What is a loop in game design? How does a strong engagement loop contribute to a game’s success?

The loop is one of the most fundamental concepts in video game design. Identifying your game’s loops helps you keep your design focused, by clarifying what makes your game compelling (or the reverse) and allowing you to direct your work towards strengthening those features.

What is a Loop?

Let’s start by defining the simplest loop – a repeating cycle of two steps:

  • Action: The player performs an action. (e.g. presses a button on a controller).
  • Feedback: The player receives feedback that their action has taken place (e.g. their character performs a jump on the screen).

By itself, this isn’t particularly useful for designing a good game. What’s it missing? A reason for the player to perform the action.

In games, the player is usually motivated by the desire to proceed towards a goal – either one provided by the game (rescue the princess in Mario) or one they’ve defined themselves (build a working computer in Minecraft). So let’s add a bit more to our loop definition:

  • Motivation: The player wants to achieve a defined goal.
  • Call to Action: The game provides a means to progress towards the goal.
  • Action: The player performs an action.
  • Feedback: The player receives feedback that their action has taken place and they have made progress towards their goal.

The feeling of making progress is satisfying. It’s a reward. It feeds back into the player’s motivation, keeping them in the loop. By strengthening that feeling of reward, we can strengthen the player’s motivation and increase our chances of keeping them engaged.

Most games have multiple loops, operating on various levels and timescales – shorter-term and longer-term goals. Loops can be nested, with bigger loops made up of many small loops. They can lead into one another, with the player’s goal changing as each loop is completed.

Some examples of loops that can motivate players:

  • Matching gems on a board to earn points. (goal: get enough points to win the level.)
  • Killing monsters to collect in-game currency. (goal: get enough money to buy an item.)
  • Collecting in-game currency and buying items with it. (goal: max out your character’s power level.)
  • Completing quests. (goal: get to the next bit of story/collect a nice reward.)
  • Running, jumping and dying. (goal: improve your skill and progress further on the next run.)

(“Achievements” are an interesting case where the goal is extrinsic, earned outside the game, rather than intrinsic to the game. They can be useful additional motivators, but are no substitute for good gameplay.)

The Core Loop

Perhaps the most important loop to think about is a game’s core loop. This is the base action or series of actions that are repeated over and over throughout a game. It’s the lowest level loop – the one that really defines what players do in your game. If the core loop isn’t fun and rewarding in itself, you’ve got your work cut out to win over your players.

Some examples of core loops:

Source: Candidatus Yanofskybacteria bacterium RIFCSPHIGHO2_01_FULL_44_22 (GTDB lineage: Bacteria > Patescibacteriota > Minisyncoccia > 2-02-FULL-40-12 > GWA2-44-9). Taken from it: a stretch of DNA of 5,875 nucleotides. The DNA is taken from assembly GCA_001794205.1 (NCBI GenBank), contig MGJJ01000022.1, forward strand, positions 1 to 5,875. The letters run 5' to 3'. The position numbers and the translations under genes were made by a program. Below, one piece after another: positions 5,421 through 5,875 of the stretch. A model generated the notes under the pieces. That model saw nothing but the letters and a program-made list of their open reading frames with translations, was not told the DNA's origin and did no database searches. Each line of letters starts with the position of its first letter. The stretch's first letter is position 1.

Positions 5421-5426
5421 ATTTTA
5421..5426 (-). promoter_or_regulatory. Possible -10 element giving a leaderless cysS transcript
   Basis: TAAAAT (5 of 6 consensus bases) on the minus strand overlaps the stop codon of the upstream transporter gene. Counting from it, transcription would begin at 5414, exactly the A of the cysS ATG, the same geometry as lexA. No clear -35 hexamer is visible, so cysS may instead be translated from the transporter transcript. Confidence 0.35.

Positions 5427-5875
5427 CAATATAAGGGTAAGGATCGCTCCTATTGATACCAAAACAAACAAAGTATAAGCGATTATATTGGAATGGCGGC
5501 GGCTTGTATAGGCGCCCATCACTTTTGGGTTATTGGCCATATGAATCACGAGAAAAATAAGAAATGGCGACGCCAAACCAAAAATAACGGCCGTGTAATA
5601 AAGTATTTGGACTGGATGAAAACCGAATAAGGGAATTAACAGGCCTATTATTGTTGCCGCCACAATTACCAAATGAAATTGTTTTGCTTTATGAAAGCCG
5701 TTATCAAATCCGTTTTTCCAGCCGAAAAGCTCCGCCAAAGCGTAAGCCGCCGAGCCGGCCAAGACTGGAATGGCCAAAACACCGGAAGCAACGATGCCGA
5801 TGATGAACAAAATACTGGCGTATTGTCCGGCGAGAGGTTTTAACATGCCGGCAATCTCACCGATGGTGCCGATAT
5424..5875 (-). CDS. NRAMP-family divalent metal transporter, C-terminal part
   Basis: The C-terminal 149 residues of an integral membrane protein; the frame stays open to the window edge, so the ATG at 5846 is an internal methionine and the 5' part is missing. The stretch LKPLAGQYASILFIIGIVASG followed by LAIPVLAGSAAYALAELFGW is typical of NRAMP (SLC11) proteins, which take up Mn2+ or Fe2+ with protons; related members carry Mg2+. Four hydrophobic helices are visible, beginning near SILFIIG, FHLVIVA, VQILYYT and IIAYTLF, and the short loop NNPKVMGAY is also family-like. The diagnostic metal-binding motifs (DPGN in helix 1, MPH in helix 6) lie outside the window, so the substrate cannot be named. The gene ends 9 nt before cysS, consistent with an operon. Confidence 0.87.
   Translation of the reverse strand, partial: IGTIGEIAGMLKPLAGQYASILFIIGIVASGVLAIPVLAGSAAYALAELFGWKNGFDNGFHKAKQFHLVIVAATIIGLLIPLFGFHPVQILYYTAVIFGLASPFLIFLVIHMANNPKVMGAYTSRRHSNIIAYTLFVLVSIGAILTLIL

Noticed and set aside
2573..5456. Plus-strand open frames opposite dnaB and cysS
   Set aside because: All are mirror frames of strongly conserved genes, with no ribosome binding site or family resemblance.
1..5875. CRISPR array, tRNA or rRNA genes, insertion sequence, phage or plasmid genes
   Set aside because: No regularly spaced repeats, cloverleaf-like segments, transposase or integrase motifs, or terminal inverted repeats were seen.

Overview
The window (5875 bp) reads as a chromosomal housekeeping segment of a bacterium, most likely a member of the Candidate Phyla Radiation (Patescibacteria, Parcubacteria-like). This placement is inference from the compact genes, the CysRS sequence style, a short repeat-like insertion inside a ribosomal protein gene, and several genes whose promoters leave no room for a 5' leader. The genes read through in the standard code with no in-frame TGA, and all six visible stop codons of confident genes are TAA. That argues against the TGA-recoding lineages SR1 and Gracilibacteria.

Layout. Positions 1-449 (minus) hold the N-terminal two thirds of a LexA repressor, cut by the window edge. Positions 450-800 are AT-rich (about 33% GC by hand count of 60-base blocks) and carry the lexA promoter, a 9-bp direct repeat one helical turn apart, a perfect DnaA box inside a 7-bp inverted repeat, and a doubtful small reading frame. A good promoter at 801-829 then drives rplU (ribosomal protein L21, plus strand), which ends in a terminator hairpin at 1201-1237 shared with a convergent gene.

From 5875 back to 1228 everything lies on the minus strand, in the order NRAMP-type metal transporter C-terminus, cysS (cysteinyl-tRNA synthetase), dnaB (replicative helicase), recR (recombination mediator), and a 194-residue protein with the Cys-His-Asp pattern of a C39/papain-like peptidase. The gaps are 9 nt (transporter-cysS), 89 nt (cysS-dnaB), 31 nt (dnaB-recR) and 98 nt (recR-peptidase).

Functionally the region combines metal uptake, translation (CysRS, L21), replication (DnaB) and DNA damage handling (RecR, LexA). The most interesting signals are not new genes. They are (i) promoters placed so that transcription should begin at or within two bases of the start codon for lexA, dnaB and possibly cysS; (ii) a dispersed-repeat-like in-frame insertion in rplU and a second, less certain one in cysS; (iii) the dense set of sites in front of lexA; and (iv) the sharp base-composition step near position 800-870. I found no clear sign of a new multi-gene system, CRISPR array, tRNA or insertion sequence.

• Don’t Starve: Exploring and collecting crafting ingredients.
  • Gems of War: Matching 3 or more gems on a board.
  • Hollow Knight: Walking, jumping and attacking.

So how do you make these core loops rewarding? You address each step of the loop:

  • Motivation: Provide short-term and long-term goals to drive player motivation.
  • Call to Action: Make sure it’s clear that engaging in the core loop causes progress towards the goal.
  • Action: Provide agency – a choice of possible actions at a given moment.
  • Feedback: Add juice – visual, audio and tactile effects that make the action feel satisfying.

A great way to keep a game interesting while retaining a focused design is to look for ways to embellish and vary the core loop. Add depth, challenge, and unpredictability. Make the challenges harder, and the rules more complex, as the player’s skill increases. Make them feel like they are succeeding, and reward them for being smart.

Engagement Loops

Another type of loop to pay attention to is the engagement loop. The concept of engagement came to prominence with the advent of free-to-play games, which measure success by the “conversion” rate of players buying premium currency for real money. The more players engage – logging in more regularly and playing longer sessions – the more likely they are to put money into the game.

So how do you keep players engaged? You make sure they feel rewarded for logging in:

  • Motivation: The player wants to make progress in the game.
  • Call to Action: The game may inform the player that they can make progress – e.g. with a notification that a timer has finished.
  • Action: The player logs into the game (engagement).
  • Feedback: The player is rewarded for logging in (e.g. by collecting accumulated resources and daily login rewards).

In addition to rewarding players, it’s important to minimise barriers to player engagement. If your game takes an age to load, has poor frame rate, or makes the player click several buttons to perform a simple common action, they are much more likely to give up on it.

There’s a lot more that could be said about loops, reward and engagement in game design, but I hope by covering the basics here I’ve given you the confidence to use these concepts in your own designs. Always remember that throwing extra features at a mediocre game rarely makes it any more fun: instead, look at how you can improve the loops – core and otherwise – to create a compelling experience.

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